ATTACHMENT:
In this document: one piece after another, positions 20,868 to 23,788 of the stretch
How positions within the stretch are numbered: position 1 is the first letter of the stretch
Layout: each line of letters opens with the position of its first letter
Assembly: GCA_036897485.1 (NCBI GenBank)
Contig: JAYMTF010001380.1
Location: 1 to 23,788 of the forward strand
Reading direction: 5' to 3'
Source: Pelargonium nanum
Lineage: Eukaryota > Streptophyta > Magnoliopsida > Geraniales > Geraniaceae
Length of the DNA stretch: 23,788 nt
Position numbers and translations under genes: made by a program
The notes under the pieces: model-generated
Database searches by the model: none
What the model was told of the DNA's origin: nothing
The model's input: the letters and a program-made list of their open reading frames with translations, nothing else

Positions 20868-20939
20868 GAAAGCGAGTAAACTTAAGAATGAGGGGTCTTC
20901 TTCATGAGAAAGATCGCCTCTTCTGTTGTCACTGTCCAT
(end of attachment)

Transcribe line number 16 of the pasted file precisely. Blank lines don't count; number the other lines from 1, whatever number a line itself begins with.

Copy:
Positions 20868-20939